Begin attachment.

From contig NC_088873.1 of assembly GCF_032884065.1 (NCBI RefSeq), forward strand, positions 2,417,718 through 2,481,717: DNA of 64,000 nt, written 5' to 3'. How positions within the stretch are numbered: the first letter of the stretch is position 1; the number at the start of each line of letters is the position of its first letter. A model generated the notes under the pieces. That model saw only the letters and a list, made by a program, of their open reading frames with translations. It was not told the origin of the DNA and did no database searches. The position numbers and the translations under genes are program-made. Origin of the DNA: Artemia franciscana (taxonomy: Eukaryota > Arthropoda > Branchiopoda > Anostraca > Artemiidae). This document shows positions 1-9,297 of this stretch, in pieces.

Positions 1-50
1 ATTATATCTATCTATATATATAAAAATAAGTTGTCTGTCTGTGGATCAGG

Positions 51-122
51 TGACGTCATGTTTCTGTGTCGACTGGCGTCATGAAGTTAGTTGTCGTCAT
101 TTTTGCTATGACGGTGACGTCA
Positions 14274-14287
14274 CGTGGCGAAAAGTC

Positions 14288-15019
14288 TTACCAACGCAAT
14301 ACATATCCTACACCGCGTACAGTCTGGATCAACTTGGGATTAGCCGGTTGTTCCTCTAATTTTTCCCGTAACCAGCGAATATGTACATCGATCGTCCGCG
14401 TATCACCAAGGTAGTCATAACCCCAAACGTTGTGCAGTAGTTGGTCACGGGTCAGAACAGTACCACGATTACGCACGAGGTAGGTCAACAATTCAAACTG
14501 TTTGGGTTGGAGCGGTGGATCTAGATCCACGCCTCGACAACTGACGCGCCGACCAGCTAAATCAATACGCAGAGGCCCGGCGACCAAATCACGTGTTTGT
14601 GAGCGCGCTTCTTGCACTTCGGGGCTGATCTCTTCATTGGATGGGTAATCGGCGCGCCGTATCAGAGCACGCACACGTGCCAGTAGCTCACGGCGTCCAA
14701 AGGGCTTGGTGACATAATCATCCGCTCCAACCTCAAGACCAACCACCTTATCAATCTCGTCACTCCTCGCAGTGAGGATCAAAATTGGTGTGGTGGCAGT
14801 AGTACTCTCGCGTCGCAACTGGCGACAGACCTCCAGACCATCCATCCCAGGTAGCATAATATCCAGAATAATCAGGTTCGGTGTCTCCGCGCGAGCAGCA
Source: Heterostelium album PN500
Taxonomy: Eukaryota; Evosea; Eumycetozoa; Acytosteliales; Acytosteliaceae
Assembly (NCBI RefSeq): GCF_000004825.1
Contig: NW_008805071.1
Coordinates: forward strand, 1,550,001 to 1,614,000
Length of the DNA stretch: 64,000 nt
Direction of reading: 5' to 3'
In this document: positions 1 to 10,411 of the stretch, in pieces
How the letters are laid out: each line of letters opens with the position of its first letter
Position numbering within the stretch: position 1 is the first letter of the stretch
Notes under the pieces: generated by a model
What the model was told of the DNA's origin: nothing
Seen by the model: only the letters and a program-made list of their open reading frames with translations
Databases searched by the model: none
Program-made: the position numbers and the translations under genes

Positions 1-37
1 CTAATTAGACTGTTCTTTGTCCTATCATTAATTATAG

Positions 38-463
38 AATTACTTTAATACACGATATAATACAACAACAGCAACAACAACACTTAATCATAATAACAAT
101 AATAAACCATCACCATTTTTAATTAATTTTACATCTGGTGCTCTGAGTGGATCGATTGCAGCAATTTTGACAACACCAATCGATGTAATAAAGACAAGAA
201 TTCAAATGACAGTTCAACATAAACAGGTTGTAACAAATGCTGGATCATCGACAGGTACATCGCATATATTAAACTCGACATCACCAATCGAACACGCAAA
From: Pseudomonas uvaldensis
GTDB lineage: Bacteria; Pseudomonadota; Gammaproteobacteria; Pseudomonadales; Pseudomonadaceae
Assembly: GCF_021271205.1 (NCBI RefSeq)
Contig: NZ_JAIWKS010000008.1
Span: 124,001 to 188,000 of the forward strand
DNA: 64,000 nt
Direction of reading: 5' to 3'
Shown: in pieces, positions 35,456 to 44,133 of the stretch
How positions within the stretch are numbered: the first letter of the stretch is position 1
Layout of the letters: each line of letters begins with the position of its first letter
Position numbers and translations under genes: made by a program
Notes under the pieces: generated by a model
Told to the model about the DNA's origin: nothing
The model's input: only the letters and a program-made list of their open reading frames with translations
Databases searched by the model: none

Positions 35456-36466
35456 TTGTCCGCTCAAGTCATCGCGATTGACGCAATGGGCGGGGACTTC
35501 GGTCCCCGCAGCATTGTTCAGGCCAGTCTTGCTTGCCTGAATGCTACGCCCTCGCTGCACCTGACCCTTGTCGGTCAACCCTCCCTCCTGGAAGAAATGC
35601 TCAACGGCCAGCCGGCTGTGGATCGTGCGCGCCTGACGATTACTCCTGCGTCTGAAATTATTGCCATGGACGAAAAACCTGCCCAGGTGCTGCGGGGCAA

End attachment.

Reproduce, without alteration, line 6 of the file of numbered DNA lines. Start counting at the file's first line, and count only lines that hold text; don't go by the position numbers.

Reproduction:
101 TTTTGCTATGACGGTGACGTCA